The UK NSC policy on Chlamydia screening in adults
Chlamydia is a sexually transmitted infection (STI) caused by the bacterium chlamydia trachomatis. In the UK, the number of new diagnoses has been steadily increasing each year since the mid-1990s, and it has now become the most commonly diagnosed STI.
The UK NSC does not recommend systematic population based screening for chlamydia.
The Department of Health, as part of their Sexual Health Strategy, together with the Health Protection Agency are rolling out an opportunistic testing programme for chlamydia, however. The programme will primarily target young women under 25 who access the sexual health services. More information can be found on the National Chlamydia Screening Programme website.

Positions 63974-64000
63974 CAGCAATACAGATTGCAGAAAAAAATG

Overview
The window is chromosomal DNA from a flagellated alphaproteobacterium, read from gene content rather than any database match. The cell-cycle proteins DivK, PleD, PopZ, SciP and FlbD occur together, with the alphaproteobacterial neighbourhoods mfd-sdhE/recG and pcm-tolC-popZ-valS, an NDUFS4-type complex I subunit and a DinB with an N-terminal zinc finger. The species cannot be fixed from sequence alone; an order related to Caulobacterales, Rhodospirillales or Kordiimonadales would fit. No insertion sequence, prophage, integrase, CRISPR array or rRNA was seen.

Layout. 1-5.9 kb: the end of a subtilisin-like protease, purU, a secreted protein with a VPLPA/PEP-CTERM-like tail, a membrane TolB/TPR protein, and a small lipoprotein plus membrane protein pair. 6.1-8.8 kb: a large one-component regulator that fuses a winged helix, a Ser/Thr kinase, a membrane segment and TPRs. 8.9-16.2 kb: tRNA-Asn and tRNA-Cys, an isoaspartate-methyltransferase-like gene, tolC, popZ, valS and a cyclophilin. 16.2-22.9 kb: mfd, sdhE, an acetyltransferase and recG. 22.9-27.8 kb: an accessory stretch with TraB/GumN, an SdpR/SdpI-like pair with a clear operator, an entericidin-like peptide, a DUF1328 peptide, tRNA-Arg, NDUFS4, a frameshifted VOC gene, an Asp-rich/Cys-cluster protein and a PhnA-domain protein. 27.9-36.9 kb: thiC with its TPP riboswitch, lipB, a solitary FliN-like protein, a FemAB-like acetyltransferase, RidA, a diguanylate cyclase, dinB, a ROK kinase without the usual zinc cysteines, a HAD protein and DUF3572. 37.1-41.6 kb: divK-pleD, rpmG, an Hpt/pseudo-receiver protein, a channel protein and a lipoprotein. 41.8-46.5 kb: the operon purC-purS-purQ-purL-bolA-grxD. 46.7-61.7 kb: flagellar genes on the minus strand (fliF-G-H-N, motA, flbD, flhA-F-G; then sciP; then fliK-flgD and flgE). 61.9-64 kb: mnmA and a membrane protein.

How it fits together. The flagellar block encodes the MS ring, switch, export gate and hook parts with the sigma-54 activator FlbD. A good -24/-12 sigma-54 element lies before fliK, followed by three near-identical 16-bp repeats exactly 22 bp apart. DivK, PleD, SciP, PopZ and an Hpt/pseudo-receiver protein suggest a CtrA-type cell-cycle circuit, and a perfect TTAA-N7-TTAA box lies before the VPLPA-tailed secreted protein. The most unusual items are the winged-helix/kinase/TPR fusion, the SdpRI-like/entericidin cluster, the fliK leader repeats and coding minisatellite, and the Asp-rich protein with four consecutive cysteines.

This policy was reviewed in Jul 2006 but no significant changes were made. It is due to be considered again in 2012/13, or earlier if significant new evidence emerges.
Evidence Supporting the Policy
Health Development Agency evidence briefing: 'Prevention of STIs: a review of reviews into the effectiveness of non-clinical interventions'
Further information on screening for sexually transmitted diseases is available in the National Sexual Health Strategy
The stakeholder groups will be involved when the policy is next reviewed. If you think your organisation should be added, please contact us.